With business-friendly policies and largely privatized education and health care, the “Chilean model” has helped build a stable country with little unemployment or corruption, and per capita incomes nearing $20,000, the highest in Latin America, The Washington Post’s Nick Miroff reports:
But it also has given Chile some of the highest levels of inequality in the developed world. President Michelle Bachelet, who returned to the country’s top office in March after a landslide win, is tasked with fixing the model — in effect, rescuing Chilean capitalism from its excesses.
“Chile has had a successful system, but maybe it began to lose its soul a bit,” said Genaro Arriagada, a former politician and ambassador to the United States, who led the plebiscite campaign that resulted in the end of military rule and the return of democracy in 1990.
Chile can’t keep growing with the same formula it has been following, Arriagada said, but he added that it would be a mistake to think the country was making a radical departure from its model.
Second generation reforms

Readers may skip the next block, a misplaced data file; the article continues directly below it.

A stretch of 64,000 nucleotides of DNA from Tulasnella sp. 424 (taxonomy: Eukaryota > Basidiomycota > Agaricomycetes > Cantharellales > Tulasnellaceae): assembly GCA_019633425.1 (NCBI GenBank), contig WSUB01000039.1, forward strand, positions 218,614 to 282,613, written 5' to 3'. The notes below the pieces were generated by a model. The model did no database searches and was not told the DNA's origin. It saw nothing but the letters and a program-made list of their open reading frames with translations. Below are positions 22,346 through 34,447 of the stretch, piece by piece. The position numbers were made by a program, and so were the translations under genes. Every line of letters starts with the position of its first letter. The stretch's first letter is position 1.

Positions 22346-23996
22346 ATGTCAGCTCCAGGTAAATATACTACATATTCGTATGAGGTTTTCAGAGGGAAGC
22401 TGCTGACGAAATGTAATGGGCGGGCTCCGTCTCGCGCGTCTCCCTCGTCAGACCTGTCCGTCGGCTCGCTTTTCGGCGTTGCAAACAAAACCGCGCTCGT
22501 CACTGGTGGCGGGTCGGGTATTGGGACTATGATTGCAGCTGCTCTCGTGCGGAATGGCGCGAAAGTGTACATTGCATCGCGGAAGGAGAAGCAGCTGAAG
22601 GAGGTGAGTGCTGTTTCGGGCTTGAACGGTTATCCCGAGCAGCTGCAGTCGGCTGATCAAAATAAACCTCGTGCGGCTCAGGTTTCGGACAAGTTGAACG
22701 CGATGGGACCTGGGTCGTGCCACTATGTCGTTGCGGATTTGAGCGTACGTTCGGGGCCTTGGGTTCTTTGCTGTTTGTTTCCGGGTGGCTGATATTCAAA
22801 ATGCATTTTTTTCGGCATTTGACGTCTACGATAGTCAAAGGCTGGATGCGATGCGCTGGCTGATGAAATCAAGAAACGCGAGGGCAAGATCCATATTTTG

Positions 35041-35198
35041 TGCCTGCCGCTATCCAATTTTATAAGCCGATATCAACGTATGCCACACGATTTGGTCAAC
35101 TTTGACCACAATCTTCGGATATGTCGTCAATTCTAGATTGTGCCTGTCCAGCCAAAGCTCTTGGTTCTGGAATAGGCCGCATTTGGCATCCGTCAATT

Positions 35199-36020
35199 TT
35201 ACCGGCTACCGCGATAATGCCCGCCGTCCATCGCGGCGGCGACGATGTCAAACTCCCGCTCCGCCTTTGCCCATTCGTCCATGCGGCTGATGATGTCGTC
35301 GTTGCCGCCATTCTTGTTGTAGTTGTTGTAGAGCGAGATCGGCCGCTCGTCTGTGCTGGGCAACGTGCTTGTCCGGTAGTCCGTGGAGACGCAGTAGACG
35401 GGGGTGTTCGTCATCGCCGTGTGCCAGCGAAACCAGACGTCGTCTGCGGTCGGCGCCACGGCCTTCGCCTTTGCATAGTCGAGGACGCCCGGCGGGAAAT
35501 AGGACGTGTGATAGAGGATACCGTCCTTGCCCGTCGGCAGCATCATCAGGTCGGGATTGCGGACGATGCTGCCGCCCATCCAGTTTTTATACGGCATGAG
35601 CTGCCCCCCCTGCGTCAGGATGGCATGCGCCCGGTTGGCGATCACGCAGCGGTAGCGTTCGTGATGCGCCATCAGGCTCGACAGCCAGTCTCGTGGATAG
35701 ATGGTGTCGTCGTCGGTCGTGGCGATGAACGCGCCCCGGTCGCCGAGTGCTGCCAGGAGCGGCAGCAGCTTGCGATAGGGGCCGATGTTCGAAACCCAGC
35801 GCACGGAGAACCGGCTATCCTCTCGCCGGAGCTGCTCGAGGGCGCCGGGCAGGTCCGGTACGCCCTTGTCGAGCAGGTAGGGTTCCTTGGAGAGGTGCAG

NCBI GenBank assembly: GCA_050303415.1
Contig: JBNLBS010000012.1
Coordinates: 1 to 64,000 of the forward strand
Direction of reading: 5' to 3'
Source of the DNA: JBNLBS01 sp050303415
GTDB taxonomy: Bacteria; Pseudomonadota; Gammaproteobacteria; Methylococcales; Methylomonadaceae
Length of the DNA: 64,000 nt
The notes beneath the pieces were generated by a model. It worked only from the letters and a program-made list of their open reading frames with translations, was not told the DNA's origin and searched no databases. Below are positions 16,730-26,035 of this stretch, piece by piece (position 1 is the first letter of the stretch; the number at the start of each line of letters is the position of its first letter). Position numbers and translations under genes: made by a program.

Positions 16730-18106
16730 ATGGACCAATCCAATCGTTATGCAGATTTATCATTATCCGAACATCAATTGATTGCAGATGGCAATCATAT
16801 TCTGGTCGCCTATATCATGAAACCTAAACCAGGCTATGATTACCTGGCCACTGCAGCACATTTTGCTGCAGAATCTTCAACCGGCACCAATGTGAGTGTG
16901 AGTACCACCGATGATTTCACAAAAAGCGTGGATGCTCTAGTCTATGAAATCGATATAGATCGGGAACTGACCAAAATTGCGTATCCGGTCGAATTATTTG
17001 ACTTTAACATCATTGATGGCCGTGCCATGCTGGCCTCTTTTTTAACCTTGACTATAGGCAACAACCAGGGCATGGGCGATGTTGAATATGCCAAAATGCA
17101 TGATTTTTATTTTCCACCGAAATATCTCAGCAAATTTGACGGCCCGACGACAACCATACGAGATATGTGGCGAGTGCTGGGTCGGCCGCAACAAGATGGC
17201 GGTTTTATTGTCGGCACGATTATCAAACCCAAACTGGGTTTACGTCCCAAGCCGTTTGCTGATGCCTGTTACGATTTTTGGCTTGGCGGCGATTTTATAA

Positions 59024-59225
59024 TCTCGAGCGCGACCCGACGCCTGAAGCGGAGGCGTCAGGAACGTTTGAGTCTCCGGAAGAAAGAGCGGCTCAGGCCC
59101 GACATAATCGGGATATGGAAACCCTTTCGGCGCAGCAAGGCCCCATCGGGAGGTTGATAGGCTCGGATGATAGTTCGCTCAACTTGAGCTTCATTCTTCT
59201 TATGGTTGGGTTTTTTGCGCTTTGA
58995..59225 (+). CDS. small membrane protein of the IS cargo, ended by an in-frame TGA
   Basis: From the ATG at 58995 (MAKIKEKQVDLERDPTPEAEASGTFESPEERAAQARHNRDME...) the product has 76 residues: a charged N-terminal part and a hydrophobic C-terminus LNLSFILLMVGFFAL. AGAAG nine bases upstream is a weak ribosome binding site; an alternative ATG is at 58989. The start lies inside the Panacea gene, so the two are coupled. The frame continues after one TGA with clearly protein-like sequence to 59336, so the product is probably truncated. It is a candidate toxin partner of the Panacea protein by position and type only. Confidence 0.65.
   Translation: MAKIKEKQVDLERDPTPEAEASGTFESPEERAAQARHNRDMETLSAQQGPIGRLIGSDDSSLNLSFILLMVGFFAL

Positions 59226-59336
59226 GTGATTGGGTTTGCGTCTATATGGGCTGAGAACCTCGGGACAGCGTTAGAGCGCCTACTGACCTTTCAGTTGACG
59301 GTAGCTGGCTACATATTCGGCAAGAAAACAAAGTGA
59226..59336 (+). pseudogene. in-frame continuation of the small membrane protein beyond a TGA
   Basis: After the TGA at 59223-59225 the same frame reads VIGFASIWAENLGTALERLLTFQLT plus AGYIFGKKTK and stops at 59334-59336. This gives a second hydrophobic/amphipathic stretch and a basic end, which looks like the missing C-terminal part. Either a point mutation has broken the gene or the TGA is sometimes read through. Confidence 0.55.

“A clear divide has emerged in Latin America between the four members of the Pacific Alliance trade group — Mexico, Colombia, Peru and Chile — and the three biggest members of Mercosur — Brazil, Argentina and Venezuela,” notes Hudson institute analyst Jaime Darenblum. “The Pacific Alliance members have liberalized their economies and signed free-trade deals with nations around the world, while the Mercosur members have remained stubbornly protectionist and statist, with much lower levels of economic freedom.”
“If Mercosur represents 21st Century socialism, the Pacific Alliance represents 21st Century capitalism,” Peterson Institute economist Barbara Kotschwar recently told the Financial Times. “It takes a pragmatic approach toward development, incorporating elements of social inclusion as well as liberal economic policies.”
Chile embarked on “second generation reforms” geared to controlling the relationship between money and politics, such as public financing for political parties, free access to the media, disclosure requirements, and quota laws to increase the political participation of women, indigenous groups and youth, according to Columbia University’s César Arias and, Christopher Sabatini, Senior Director of Policy at the Council of the Americas and a former Latin America program officer at the National Endowment for Democracy:
Economic growth combined with social investment in Chile, and generous welfare programs together with state interventionism in Costa Rica and Uruguay have been the two main policy models to curb poverty in the region. The difficult coexistence between poverty and democracy has been accompanied by a revival of political participation. When popular anxiety is channeled to institutionalized means, it deepens democracy. However, when it uses de facto avenues it opens the door to electoral manipulation, violence, and the erosion of rule of law.